This guide is especially important for municipalities and county health departments working hard to deliver timely messages of importance to their community.
Does your website have a resource page for media and public relations? Whether a small business, large corporation, community organization, municipality or a nonprofit, your website needs a page that shares about who you are and gives the people a central location for finding what they need when a story arises. Your strategy should be to make it easy for the media to report on your company by making your content and essential information easily accessible. This page (or section) of your website is most basically understood as a marketing tool for people who want to know more about you and perhaps even report on you and your organization. By setting up your online media page, you have a greater chance of controlling your message and improving your visibility.
What exactly is a media page?
A media page (or ‘press page’ or ‘press kit’ or ‘press room’) is a repository of information about your organization. This media page provides for inbound public relations: Journalists come to your website looking for this information to write their stories. The story might not be about you, but there can still a place for you in the piece. So if you set up your media page correctly, you may enjoy more traffic to your website because of a story or interview that’s published elsewhere. An online media page really is an opportunity to leverage the power of journalism to help grow your influence and, ultimately, your business.
But what should the content of your media page look like? Certainly this page on your website will somehow cater to your specific industry and your role in it. Every media page will not look exactly alike, but below are the key areas that every media page should include:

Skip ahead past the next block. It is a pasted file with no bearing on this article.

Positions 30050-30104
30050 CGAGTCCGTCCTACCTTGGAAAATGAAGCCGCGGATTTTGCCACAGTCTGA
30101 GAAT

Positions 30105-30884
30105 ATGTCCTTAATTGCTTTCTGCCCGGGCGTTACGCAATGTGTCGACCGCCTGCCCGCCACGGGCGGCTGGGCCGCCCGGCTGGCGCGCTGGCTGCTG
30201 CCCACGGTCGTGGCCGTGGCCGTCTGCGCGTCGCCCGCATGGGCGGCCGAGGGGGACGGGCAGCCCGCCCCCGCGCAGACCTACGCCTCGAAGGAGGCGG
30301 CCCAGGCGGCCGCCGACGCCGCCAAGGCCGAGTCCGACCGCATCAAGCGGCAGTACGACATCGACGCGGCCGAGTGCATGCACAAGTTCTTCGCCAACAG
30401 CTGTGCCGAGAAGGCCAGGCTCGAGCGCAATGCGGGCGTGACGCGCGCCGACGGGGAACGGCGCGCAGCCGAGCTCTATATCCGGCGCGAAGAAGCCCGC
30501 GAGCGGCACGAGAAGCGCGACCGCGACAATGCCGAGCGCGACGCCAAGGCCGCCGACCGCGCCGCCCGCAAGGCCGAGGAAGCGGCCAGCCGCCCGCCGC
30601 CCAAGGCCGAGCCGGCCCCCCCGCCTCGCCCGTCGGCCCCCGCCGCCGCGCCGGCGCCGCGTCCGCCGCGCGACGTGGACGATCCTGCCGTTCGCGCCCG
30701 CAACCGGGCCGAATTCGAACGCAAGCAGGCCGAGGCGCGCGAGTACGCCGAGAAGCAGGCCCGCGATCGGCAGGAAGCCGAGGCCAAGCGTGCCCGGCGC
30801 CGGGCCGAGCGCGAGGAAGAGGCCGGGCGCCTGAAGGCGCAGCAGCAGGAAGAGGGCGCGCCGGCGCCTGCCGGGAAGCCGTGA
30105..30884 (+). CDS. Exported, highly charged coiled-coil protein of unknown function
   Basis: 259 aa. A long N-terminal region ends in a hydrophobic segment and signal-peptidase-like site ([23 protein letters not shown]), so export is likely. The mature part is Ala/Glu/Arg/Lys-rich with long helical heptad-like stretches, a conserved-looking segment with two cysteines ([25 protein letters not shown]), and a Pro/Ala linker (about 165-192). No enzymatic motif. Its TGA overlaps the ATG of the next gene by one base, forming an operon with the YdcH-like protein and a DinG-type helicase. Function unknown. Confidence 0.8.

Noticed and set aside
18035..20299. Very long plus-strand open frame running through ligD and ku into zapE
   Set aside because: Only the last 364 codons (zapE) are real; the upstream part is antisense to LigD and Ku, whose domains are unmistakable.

High resolution logo
Getting your brand more exposure is a huge aspect of public and media relationships. Don’t make anyone who is writing a story about your organization or brand ask for a logo. The longer it takes for them to retrieve the resources they need, the less likely they are to ask and more than willing to just do without or move on. Supply them with everything that makes their story fabulous…including your logo.
High resolution head shots
You control your image, so the head shot is your opportunity to look polished and professional as the media introduces you to their audience. Don’t underestimate the power of a quality photo, or the negative impact of a not-so-great photo (time to toss out those glamour shots) as you represent your brand.
Past media mentions (video, print, guest editorials, etc)
If you have ever been interviewed or quoted in an article, make sure to link to it in your media page. If you’ve done a guest blog post for someone, you want it to show up on the media page, as well. If there’s a video out there that involves you, download it for perpetuity and embed that in the media page, too. (You will want to host your videos at Vimeo or Youtube to preserve the bandwidth of your own web environment.) Your media history speaks to your credibility in your area of work, and establishes you as a quality interview. The more information about you and your organization made available, the easier you make the job of people covering your stories. You want to make their job as easy as possible because this helps you to work with many media outlets at a time.